One can use Google Mars to find directions and distances for objects in the first MSL panarama to help with their identification. The annotated version has degree markings on it from which one can determine the approximate bearing to an object.
If one knows the coordinates for an object one can compute the bearings like I did in the second method for finding a position. The formula that I used in Mathcad was a little complicated and distracting at the time so this is how it was done. The formula uses relative directions to compute the angle determined by three points.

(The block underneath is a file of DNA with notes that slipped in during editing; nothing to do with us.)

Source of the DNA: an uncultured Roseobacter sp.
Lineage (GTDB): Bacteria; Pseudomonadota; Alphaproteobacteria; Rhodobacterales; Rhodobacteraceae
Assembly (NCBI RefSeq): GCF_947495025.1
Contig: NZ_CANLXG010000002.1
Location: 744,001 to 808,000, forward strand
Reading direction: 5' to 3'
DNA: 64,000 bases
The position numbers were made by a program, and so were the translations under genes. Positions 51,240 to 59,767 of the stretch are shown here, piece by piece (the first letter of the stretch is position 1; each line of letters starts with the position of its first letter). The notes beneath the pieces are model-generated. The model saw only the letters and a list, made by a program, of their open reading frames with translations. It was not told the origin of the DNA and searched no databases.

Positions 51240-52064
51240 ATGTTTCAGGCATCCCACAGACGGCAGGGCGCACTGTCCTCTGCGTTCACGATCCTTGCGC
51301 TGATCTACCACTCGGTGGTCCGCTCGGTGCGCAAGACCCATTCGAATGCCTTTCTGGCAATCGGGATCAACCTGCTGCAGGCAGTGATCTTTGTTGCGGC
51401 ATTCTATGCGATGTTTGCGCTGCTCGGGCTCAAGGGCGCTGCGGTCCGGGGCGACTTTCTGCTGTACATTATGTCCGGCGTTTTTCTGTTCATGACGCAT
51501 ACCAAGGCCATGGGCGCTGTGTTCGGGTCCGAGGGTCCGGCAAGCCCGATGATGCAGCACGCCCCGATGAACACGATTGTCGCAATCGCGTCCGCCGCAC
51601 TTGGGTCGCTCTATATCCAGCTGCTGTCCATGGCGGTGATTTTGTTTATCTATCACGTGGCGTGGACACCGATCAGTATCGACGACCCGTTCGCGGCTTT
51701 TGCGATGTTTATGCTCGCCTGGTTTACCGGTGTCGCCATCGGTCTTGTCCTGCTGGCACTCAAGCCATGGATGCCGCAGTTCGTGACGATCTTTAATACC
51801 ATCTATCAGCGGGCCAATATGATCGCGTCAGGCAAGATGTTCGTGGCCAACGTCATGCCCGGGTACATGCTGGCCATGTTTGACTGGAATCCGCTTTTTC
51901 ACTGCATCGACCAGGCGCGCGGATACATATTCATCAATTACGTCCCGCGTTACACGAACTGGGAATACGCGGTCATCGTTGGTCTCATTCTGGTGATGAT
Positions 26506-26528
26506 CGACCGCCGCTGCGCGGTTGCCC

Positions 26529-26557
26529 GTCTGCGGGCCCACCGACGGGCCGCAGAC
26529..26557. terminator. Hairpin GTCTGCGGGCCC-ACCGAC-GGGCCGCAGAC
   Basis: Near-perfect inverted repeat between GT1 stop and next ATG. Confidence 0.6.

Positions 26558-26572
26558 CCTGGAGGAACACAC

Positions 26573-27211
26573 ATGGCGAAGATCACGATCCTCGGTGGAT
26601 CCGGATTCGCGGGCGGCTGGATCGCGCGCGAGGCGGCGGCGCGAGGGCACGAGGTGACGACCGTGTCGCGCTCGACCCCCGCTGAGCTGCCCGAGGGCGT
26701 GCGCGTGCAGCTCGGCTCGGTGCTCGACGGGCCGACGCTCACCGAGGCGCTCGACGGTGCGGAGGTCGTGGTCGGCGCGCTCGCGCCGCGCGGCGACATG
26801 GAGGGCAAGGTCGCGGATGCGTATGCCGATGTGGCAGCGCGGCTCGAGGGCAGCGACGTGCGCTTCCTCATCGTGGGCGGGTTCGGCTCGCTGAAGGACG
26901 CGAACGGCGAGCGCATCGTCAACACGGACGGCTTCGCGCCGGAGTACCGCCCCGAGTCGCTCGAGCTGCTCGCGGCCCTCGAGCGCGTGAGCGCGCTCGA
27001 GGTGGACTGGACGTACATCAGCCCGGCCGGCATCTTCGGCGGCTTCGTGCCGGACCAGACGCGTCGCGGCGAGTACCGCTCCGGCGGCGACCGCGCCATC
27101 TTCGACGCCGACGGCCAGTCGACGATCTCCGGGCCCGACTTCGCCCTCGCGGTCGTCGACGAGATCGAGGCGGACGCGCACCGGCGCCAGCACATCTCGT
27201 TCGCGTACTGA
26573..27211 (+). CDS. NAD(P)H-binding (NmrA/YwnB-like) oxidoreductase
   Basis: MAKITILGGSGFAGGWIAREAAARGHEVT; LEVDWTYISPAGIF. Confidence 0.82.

One can check the bearing and distance of a known position in Google Mars by using the placemark tools to mark positions and then the ruler to determine the relative bearing and distance. This is helpful when trying to identify peaks of other features in a panorama.
Supplemental (9 Aug): The formula for finding the azimuth can be simplified by using just the differences instead of the unit vectors. Originally I was thinking in terms of the projections of one unit vector on the other and its normal.